The Romanian Maritime Service (SMR) was established by law in 1889, but only became operational in 1895. It served two shipping lines: the western line Brăila – Galaţi – Constanţa – Rotterdam and the eastern line Brăila – Galaţi – Constanţa – Constantinople, later extended to Alexandria. The route Brăila – Constantinople was inaugurated on 26 August 1895 with the steamer “Medeea”. The line Danube – Anvers – Rotterdam was served by five cargo boats, but it had a great financial deficit, as SMR steamers could not resist the competition of better equipped foreign companies.

With the new credit of 10 million lei, approved in 1897, SMR bought the steamers “Dobrogea” and “Bucureşti”, and in 1898 “Turnu Severin” and “Constanţa”. For securing the traffic of passengers between Constanţa and Constantinople it bought the steamer “Regele Carol I”. The service was led by a director, subordinated to the Romanian Railways. In terms of its inner structure, SMR had two services: a central one, with three divisions (administrative, exploitation and technical) and an exterior one (the inspectorate of steamers based at Constanţa and the agencies). In Romania, SMR had agencies at Galaţi, Brăila, Sulina and Constanţa, and abroad at Rotterdam, Constantinople, Dardanelles, Mytilene, Smyrna, and Piraeus. In 1906, SMR was subordinated to the Ministry of the Public Works and since 1908 became part of a new direction, later called the General Direction of Ports and Waterway Communication.

With the ships bought in the first years, the Romanian states opened two lines: the Eastern Line (1895) for attracting the transit of good, mail and travellers from Eastern Europe to the East, and the Western Line (1897)[11]. For supporting its activity, the state concluded several rail arrangements, directing to Constanţa the Orient Express; since 1895 the international train Ostende – Vienna (with connections to London) touched to Constanţa weekly, under the name Ostende – Constantza Express. In 1899 an agreement established the route Berlin – Cracow – Lemberg – Bucharest –

[1895), Europa i 1896, ilcătuit irnTsă umbla, j, Peru,

tul de liturile ă cum

Constanţa, shortening the travel time to Constantinople [12].

Until 1905 the line Constanţa – Constantinople was served by the steamers “Regele Carol I” and “Principesa Maria” (former “Ignatio Florio”). It was prolonged, in 1905, to Piraeus, and in 1906 the line Constanţa – Alexandria was established. “The Eastern Line” was completed with routes to Syria and Asia Minor (Smyrna). Mail and passenger steamers plied three times a week on the relation Constanţa – Constantinople, three bimonthly courses Constanţa – Alexandria – Jaffa and two monthly voyages Constanţa – the Syrian coast.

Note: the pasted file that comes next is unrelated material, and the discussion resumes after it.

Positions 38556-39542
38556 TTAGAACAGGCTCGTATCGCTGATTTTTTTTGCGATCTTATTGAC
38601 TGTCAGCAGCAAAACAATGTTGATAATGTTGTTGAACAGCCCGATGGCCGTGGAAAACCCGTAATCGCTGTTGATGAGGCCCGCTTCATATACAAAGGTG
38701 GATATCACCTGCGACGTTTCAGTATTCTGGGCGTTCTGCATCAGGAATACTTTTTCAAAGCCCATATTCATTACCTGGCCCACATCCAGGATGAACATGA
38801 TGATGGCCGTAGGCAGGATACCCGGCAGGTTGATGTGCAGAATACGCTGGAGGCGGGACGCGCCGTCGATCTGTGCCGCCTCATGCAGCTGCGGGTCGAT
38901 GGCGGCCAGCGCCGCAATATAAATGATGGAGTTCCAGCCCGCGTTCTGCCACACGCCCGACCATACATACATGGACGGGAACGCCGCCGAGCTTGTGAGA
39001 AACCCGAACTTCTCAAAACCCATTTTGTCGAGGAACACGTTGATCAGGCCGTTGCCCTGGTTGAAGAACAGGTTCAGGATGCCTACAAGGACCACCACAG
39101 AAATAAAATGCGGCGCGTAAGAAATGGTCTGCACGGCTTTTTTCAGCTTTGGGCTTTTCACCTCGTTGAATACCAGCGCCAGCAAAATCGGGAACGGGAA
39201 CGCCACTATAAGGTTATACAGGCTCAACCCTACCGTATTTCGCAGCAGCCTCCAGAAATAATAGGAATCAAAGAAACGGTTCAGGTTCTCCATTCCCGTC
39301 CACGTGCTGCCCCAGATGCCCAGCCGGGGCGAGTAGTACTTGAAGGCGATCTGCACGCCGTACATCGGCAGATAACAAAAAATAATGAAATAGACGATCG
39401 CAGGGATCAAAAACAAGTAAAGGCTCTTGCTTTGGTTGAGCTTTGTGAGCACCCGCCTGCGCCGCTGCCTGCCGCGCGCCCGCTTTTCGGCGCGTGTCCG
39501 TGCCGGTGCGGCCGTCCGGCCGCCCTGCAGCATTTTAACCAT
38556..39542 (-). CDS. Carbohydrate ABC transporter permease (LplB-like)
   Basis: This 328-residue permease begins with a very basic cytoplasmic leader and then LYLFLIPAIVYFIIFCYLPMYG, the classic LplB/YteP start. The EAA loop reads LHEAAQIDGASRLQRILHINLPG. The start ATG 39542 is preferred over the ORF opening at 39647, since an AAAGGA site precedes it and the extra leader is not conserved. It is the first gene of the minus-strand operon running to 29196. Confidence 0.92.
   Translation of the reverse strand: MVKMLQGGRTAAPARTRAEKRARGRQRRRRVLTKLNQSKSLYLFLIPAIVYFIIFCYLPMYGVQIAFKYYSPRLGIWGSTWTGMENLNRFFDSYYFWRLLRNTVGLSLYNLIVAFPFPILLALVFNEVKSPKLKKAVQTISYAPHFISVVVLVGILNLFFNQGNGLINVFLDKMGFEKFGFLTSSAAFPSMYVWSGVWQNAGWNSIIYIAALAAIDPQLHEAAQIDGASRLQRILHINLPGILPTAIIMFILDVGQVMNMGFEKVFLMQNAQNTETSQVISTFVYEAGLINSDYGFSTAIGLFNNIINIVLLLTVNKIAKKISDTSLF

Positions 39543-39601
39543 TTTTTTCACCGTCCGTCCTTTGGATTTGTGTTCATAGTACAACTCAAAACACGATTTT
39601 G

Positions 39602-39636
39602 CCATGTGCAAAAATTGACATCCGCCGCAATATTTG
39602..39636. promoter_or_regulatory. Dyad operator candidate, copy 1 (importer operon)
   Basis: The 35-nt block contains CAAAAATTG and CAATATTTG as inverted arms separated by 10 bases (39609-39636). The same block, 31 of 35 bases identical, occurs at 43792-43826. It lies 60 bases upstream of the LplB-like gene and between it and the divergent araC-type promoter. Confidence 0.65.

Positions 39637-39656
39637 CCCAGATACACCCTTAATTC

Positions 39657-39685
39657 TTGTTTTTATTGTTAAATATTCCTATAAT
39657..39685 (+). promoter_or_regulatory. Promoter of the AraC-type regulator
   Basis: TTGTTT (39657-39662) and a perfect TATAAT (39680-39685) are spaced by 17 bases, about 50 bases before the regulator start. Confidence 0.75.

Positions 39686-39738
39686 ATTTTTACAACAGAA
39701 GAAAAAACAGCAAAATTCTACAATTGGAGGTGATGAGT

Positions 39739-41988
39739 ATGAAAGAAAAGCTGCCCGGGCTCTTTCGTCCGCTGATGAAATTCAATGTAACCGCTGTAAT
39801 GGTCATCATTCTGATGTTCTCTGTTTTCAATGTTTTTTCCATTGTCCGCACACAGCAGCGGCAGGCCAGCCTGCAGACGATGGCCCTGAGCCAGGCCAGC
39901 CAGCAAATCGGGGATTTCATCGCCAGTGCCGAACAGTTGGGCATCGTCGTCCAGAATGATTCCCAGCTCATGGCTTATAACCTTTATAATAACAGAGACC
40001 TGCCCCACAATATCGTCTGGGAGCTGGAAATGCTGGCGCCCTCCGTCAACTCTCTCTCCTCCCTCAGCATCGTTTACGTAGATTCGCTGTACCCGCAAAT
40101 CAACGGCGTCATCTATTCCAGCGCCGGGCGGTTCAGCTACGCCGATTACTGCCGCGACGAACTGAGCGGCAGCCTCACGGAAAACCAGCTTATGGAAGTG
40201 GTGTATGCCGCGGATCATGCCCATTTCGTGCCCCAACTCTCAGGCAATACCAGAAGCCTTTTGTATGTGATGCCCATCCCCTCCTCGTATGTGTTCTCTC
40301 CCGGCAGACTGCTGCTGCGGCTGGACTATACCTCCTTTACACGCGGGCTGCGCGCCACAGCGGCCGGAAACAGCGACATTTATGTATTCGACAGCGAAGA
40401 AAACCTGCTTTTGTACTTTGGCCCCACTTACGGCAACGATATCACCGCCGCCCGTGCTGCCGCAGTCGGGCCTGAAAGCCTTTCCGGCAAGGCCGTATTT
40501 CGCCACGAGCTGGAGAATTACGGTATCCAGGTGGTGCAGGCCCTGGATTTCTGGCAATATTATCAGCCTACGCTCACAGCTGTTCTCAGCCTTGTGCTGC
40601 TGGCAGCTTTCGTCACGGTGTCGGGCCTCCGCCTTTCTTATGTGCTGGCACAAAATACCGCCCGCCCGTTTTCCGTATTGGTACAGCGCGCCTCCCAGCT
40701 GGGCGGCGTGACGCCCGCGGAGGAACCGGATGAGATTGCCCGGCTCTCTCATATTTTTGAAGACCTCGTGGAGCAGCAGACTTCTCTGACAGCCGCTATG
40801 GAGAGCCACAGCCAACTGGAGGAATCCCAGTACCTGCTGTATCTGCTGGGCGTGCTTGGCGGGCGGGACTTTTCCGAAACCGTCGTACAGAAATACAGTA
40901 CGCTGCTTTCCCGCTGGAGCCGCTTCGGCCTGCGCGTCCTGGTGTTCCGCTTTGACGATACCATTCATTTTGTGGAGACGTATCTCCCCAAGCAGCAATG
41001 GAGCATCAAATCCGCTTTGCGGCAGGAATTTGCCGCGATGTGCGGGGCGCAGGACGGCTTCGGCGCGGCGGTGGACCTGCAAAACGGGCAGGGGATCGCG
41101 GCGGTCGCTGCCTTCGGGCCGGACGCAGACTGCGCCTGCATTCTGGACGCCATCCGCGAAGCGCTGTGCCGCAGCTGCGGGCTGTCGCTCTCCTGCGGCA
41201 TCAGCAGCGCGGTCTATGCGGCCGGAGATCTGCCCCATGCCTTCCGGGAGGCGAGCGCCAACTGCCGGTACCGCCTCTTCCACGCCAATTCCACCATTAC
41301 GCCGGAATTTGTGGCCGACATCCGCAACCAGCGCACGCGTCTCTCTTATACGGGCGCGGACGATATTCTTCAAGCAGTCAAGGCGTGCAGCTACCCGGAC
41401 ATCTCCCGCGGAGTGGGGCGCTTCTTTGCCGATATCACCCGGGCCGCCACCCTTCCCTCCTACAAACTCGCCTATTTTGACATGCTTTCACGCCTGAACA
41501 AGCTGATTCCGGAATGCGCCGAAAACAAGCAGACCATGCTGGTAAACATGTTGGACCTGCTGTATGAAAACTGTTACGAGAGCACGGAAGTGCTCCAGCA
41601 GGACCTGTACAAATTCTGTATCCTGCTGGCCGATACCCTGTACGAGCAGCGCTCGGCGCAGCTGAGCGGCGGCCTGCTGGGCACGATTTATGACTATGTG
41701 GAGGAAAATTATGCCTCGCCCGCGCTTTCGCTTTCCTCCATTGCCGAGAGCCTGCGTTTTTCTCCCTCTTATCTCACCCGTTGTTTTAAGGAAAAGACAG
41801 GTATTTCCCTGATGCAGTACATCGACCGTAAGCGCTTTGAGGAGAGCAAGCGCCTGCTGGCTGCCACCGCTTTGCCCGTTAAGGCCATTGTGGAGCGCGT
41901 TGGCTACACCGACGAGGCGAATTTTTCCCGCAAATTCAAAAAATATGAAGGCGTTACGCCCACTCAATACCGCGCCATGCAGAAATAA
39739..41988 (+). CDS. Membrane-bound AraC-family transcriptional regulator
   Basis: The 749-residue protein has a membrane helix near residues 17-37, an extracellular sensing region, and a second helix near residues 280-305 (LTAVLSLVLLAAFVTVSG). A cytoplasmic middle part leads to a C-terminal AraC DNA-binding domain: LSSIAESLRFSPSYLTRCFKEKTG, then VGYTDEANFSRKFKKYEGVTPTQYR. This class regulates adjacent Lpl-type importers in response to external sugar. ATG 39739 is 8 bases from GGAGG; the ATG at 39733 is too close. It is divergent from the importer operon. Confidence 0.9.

“The Western Line”, Danube – Rotterdam, was established in 1897, and in 1907 was prolonged to the British archipelago, to Liverpool and Swansea. It was covered by the steamers “România” and “Împăratul Traian”. In 1904 it was extended to Dunquerque, although the Romanian grain exporters also wanted to get to Hamburg.

Although the state invested greatly in the organisation and endowment of SMR (2.5 million in 1895, 10 million in 1897), the company had huge financial deficits, mainly due to the great losses on the Eastern Line. Until 1916 SMR’s loss was 17,015,899 lei, a deficit covered by the state budget as the society was meant to support Romanian exports [13]. The causes of the deficit were related to the low number of ships and to their tonnage. As the western line had huge deficits due to the small capacity of ships, in 1912 SMR started to buy larger steamers. In 1913 it bought the ships “Bucegi” and “Carpaţi”, of 7,200 tons each, and “Durostorul” of 1,410 tons [14]. In all this period, SMR transported 892,000 tons of goods and 156,000 passengers.

Romania, the first Romanian private company of maritime navigation, was established in 1913 with the headquarters at Bucharest and an initial capital of 10 million lei (increased then to 20 million lei). The founding members were important Romanian political and economic personalities, and the first president of the administration council was engineer Anghel Saligny. The company bought several ships, “Milcov”, “Olt”, “Siret” and “Jiu”, all of them large steamers (with a capacity between 5,600 – 6,600 tons) built in England in 1912–1913 [15].

Table 4.2.4.1_1

The Transport of Passengers and Cargo by the Romanian Maritime Service, Its Incomes and Expenses, 1900–1914 [16]

Years

Passengers

Cargo (thousand tons)

Income (thousand lei)

Expenses (thousand lei)

1900

1,107

1,503

1901

1,626

1,389

1902

20,250

146.9

1903

2,265

2,574

1904

1,947

2,746

1905

38,732

2,375

4,282

1906

41,539

119.8

3,493

3,493

1907

124.1

3,757

3,905

1908

119.9

3,042

4,945

1909

141.4

3,489

5,161

1910

126.2

4,211

5,585

1911

55,222

113.9

4,060

5,658

1912

4,735

6,049

1913

6,074

7,080

1914

2,440

4,850

In 1896 there were active at Constanţa: SMR; Johnston, Fraissinet, Mesageries Maritimes, Wilson Hull, Austrian Lloyd, Deutsche Levante Linie, Courtji, Florio & Rubatino [17].

 


[1] C. Christodorescu, Portul Constanţa. Mişcare comercială şi maritimă în anul 1903 (Constanţa: Tipografia Ovidiu, 1905), 201–204.

[2] Lucia Taftă, “Companii franceze de navigaţie la Dunărea de Jos şi pe Marea Neagră în a doua jumătate a secolului al XIX-lea”, Revista Arhivelor, 76, 61:1-2 (1999), 140–148.